In recent weeks, many South Africans experienced load shedding again after striking Eskom workers sabotaged the national grid.
Load shedding happens when Eskom’s power supply cannot meet demand, and the company shuts down power in a controlled manner.
This is done to prevent a complete grid blackout, where it would take weeks to get the country back online.
According to a City Press report in 2015, Eskom secretly conducted a nationwide blackout simulation to test how its systems would handle a total loss of power.
It tested areas such as emergency responses and how the crisis would be communicated to the public.
While there are no immediate threats of a total national blackout, load shedding is needed to avoid this scenario.
How a national blackout happens
Electricity expert Chris Yelland explained that the safety features built into electricity equipment to prevent catastrophic failure would lead to a blackout.
“When demand exceeds supply, what happens is you have overloading of generators, transformers, cables, and switch gear,” said Yelland.
To protect against the massive damage an overload would cause, trip mechanisms are installed in the equipment.
If there is an overload and equipment starts to trip, the overall electricity supply decreases, but the demand stays the same.
This places even greater strain on the parts of the grid still on, causing them to overload and trip – once again reducing supply.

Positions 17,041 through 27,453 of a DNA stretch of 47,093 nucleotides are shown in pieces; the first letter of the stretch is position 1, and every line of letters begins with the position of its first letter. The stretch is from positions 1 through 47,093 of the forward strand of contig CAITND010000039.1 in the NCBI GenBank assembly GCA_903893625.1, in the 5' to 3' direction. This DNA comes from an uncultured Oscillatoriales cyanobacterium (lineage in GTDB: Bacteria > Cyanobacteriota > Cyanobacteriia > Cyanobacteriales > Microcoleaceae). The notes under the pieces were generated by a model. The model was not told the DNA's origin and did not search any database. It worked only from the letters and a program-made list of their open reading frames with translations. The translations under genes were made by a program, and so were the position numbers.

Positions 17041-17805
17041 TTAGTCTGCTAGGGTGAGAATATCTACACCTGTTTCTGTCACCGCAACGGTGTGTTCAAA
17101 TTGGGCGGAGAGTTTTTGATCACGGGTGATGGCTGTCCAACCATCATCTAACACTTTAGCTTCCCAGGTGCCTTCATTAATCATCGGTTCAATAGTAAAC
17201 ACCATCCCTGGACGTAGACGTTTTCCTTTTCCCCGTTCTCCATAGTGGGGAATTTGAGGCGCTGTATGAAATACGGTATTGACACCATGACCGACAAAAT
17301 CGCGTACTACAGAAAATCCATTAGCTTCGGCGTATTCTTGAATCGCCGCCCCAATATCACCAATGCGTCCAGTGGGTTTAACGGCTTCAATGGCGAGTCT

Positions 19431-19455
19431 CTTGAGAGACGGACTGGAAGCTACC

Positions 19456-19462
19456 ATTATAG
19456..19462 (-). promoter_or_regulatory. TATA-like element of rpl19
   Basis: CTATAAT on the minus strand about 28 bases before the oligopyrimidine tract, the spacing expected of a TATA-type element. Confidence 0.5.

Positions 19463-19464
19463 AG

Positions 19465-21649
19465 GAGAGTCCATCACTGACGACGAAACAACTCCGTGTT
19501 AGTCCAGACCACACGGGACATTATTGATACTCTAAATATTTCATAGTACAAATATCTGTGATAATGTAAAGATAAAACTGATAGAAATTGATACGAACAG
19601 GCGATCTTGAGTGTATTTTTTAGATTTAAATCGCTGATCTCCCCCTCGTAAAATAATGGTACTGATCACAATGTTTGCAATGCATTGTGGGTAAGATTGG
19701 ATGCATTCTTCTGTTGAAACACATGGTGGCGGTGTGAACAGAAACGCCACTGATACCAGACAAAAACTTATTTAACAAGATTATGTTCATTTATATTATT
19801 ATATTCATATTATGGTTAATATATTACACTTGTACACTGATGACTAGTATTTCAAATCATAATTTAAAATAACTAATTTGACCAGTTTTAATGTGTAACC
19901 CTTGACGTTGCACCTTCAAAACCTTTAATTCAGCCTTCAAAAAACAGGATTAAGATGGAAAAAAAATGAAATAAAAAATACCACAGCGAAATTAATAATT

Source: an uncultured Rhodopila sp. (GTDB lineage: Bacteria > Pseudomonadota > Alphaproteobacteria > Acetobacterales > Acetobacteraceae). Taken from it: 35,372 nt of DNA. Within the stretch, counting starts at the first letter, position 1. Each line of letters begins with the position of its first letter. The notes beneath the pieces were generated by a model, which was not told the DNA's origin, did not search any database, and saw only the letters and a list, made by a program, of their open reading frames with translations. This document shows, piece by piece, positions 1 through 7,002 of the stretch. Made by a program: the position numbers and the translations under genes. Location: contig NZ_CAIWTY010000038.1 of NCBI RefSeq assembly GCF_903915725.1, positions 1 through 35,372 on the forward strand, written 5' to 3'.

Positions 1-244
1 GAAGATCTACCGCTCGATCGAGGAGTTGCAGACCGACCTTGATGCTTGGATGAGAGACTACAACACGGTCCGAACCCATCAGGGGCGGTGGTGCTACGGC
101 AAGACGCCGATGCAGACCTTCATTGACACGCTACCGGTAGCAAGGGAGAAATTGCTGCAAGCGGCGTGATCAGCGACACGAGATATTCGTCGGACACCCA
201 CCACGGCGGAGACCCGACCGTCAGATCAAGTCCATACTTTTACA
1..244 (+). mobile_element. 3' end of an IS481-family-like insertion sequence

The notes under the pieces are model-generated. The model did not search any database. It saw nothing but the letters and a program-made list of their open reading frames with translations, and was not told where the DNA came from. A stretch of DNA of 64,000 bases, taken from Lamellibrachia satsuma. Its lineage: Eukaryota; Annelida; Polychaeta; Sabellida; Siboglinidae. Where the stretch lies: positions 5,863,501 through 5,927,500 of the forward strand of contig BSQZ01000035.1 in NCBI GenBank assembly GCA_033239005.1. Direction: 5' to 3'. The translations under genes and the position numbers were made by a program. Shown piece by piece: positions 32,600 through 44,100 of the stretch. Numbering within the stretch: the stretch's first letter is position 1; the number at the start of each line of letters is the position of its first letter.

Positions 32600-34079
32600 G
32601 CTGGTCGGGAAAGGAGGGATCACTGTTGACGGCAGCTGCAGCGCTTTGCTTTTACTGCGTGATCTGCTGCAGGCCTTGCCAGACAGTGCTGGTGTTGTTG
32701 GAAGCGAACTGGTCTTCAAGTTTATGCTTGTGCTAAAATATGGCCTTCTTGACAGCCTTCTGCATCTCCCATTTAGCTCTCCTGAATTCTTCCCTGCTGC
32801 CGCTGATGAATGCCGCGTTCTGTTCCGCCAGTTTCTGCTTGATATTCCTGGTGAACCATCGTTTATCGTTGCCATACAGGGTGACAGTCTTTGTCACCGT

Yelland said if you had an aerial view of the country, you would see these cascading trip-outs spread as a wave of darkness.
“You cannot operate an electrical system where demand exceeds supply,” said Yelland.
Besides leaving the country without power, a national blackout would leave us in a situation where Eskom would have to restart power plants without electricity – a “black start”.
This could take 2-3 weeks, said Yelland.
Power plants use some of the electricity they generate to operate equipment such as conveyor belts that feed coal into furnaces, so to start them up you need to start with a small generator.
To bootstrap a power plant, a small diesel generator is typically used to start up a larger generator, which in turn is used to start parts of the plant.
“There are procedures and protocols in place to do a black start. This matter has been carefully thought out and procedures put in place.”
A total blackout will be akin to civil war
Robbie van Heerden, a senior energy specialist at the CSIR and Eskom’s former general manager of the national electricity system operator, previously said a blackout would be a disaster “akin to civil war breaking out”.
He explained that during a blackout, darkness, no or minimal telecoms, water schemes running dry, social unrest, and looting would occur.
Western Cape Premier Helen Zille explained in 2015 that while generators will be able to provide some reprieve, their fuel will run out.
“Cellphone companies can no longer transmit signals. Radio transmitters also die. So do ATMs,” said Zille.
Sewage pump stations would overflow, and hospitals and clinics would also stop functioning, she added.
“The criminal justice system, including courts and prisons, would grind to a standstill. Public transport would come to a halt. Shops would close.”
“Life as we know it, in a modern economy, cannot function without electricity,” she said.